Google To Host Home-Video Uploads - InformationWeek

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Google To Host Home-Video Uploads

Move over blogging -- here comes Internet-based home video, to a Google server near you.

SAN FRANCISCO -- Move over blogging -- here comes Internet-based home video, to a Google server near you.

While there's no formal announcement yet, Google co-founder Larry Page said Monday that the well-known search engine concern would soon let the general public upload self-produced videos to Google's servers, partly in an effort to learn more about how to more efficiently search and display information about video-based data.

"It's an experiment we want to run," said Page of the video-uploading service, which he said the company will formally announce "in the next few days." Page made the non-announcement announcement during Monday's opening panel discussion at the National Cable & Telecommunications Show here, upstaging his luminary fellow panelists John Chambers of Cisco, Brian Roberts of Comcast, Jon Miller of AOL and Jeffrey Katzenberg of Dreamworks.

The news did fit into the main theme of the panel's discussion, which was how video-enabled material will change the face of communications, sooner rather than later. Cisco's Chambers said just video's data needs will require new kinds of network thinking, since "one half hour of video [traffic] is equal to a half a year of email."

But Google's video-upload plans were clearly the buzz of the morning, and in typical Google spirit of launching things in beta form, the idea seems to not be fully baked. Page even said Google wasn't sure what types of material Google would receive, which drew a quick rejoinder from Katzenberg, who said, "I can tell you what you're going to get," drawing laughter from the audience.

Other panelists confirmed that interest in the ability to search for video data wasn't Google's alone. According to Roberts, Comcast customers placed 80 million orders for video on demand services in January, up from 20 million VOD orders in January 2004. Comcast, he said, has also delivered more than 40 million short-form video clips to users of the company's Web site. Being able to search for programming, he said, is driving Comcast to develop user interfaces "with the simplicity of Google."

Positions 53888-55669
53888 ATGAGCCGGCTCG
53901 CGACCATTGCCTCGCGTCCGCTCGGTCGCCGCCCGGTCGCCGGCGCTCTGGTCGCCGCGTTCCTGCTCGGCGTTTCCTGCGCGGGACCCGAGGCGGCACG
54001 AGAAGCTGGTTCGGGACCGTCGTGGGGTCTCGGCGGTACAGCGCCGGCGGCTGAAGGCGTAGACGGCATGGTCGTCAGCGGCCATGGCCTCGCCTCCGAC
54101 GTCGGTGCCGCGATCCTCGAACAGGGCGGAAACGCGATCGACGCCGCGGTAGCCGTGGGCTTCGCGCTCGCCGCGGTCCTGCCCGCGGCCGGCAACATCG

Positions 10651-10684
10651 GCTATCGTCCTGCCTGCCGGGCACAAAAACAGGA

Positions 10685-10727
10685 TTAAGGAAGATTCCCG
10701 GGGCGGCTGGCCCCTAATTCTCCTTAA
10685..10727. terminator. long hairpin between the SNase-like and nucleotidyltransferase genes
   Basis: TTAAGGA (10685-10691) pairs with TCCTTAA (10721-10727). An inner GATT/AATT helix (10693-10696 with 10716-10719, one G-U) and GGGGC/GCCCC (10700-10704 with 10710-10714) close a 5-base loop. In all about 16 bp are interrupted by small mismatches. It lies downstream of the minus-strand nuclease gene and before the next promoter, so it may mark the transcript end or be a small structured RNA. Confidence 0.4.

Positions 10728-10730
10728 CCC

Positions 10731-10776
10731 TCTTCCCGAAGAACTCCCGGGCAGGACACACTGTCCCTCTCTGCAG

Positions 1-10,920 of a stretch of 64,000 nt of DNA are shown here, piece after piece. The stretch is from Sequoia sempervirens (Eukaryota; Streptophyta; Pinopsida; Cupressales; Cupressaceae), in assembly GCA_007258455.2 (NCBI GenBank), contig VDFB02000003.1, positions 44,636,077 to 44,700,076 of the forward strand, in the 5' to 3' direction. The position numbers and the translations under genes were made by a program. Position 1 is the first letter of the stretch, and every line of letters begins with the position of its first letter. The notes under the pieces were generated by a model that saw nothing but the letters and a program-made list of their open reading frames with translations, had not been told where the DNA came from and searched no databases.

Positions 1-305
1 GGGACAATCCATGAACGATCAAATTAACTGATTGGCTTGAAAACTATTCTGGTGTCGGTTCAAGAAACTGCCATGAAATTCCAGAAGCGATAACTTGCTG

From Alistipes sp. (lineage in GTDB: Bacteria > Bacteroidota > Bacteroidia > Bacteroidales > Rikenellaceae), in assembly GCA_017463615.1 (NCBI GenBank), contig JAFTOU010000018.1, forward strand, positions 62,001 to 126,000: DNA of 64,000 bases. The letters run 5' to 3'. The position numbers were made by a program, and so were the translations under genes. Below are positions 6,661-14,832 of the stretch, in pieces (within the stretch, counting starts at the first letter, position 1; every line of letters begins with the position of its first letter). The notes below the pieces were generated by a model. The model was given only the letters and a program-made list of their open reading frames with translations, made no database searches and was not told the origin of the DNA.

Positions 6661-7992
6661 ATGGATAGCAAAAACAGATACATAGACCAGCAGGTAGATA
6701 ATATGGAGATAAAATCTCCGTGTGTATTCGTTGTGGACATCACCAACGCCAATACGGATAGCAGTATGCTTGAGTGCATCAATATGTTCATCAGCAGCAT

Google, which already offers the Picasa service for storing and sharing digital photos and the Blogger service for blogs, wants to learn how to better sort and search video to improve the user interface for finding video data, Page said.

"It's still a long way [today] from an ideal experience," he said.

Page said Google is also "working hard" with service providers and other content owners to provide legal ways for users to share, buy and download video data. While the Internet has "done a great job letting anyone be a publisher," Page noted that video is harder to produce and distribute as cheaply as text or photos.

"There are a lot of things we can do [on the server end] to help that," Page said.

Page also said he wasn't overly concerned about what might happen if Katzenberg's quip came true, and users uploaded objectionable or pornographic material to the video service.

"There's lots of technology you can use to deal with those issues," Page said. "There might be an adult section, or something like that. I don't think that is going to be a big issue."

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